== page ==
A couple of years after his breakthrough sophomore album, The Wild Hunt, Swedish singer/songwriter Kristian Matsson has toned things down for There's No Leaving Now, but it's still a beguiling, dark work. Matsson seems to have mastered a certain sad troubadour style that, when he expresses depth, pegs him as the bastard child of Bob Dylan and Richard Thompson, with his particular brand of poetic, folky tunes.
Opener "To Just Grow Away" unfurls a lovely jangle of British folk that sets a template for the rest of the album. For instance, "Revelation Blues" threads a rollicking acoustic chug over lachrymose observations ("Sometimes it's just roses dying too young"), but also allows in some soft flute at its conclusion that suggests another work entirely.
"Bright Lanterns," however, remains an unapologetically gorgeous standout, with Matsson's adenoidal voice coming through, eerily distant and intimate, over beautiful slide-guitar whines and tight acoustic balletics. Still, Matsson's musical palette allows him to veer into both acoustic MOR ("Leading Me Now") and blustery, rote acoustic rev-ups ("Wind and Walls").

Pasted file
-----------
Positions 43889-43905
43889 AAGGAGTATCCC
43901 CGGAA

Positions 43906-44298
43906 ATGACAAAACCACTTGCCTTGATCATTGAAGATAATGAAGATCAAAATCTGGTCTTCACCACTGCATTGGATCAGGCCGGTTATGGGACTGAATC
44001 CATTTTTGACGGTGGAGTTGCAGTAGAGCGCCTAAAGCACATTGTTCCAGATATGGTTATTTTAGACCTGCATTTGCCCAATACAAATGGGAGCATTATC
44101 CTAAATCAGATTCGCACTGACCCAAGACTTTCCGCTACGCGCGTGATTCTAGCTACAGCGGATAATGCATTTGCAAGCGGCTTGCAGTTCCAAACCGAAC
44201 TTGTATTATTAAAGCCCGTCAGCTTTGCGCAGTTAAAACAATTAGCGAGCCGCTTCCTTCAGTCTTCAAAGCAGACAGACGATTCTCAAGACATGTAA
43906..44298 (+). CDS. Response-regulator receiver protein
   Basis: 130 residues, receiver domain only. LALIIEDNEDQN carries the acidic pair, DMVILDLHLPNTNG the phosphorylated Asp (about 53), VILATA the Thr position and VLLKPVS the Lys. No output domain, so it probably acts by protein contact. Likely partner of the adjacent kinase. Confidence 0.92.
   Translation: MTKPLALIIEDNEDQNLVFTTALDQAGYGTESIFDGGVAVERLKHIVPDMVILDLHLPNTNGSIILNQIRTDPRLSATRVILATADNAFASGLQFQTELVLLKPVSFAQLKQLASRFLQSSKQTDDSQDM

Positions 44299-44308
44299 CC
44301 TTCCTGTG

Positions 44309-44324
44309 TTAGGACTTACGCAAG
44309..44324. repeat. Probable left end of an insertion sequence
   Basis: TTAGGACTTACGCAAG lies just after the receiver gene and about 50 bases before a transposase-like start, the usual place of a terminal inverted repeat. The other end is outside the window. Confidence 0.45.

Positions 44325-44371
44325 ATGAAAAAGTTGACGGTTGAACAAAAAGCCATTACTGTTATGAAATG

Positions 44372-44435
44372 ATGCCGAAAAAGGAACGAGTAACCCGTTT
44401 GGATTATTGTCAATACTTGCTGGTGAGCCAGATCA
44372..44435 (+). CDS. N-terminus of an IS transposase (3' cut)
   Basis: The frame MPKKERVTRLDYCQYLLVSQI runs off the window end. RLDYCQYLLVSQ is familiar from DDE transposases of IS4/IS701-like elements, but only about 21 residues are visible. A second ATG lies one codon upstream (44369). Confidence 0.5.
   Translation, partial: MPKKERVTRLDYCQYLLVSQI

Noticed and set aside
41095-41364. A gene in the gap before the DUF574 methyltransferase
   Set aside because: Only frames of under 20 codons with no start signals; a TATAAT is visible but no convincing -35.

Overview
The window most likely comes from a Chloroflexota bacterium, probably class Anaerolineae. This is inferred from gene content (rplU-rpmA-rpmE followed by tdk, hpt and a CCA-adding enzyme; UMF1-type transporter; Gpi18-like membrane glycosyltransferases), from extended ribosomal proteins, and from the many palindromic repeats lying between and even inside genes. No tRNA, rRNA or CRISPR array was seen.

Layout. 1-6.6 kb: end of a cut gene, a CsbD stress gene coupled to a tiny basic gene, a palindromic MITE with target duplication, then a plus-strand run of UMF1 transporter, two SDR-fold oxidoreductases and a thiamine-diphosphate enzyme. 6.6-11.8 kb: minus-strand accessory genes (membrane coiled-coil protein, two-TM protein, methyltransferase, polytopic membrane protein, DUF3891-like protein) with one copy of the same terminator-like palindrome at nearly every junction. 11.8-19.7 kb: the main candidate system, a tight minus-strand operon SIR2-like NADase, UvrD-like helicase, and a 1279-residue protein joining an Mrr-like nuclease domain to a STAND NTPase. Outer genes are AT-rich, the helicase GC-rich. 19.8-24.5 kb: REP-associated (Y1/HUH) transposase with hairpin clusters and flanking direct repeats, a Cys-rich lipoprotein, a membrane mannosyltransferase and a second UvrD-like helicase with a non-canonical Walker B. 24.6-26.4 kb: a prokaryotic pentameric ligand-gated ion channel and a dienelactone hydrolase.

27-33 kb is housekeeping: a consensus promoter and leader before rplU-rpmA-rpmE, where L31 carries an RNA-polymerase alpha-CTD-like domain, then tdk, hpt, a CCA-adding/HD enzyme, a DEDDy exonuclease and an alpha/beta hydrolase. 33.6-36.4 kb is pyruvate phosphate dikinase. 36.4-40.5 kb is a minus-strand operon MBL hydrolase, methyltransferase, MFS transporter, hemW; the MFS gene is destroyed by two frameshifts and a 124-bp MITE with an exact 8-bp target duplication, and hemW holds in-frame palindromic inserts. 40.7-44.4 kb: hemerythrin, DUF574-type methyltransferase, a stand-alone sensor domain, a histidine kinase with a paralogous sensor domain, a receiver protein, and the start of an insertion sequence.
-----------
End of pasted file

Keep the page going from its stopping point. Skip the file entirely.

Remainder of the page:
Even if There's No Leaving Now feels a bit less inspired than its predecessor, the title track, a gutting piano ballad about cruel inevitability, is a stunner. Similarly, the trickling guitar lines that add body to the thrum of "1904" and the lyrical explorations of familial madness coloring "Little Brother" lift Matsson's music above the banal morass.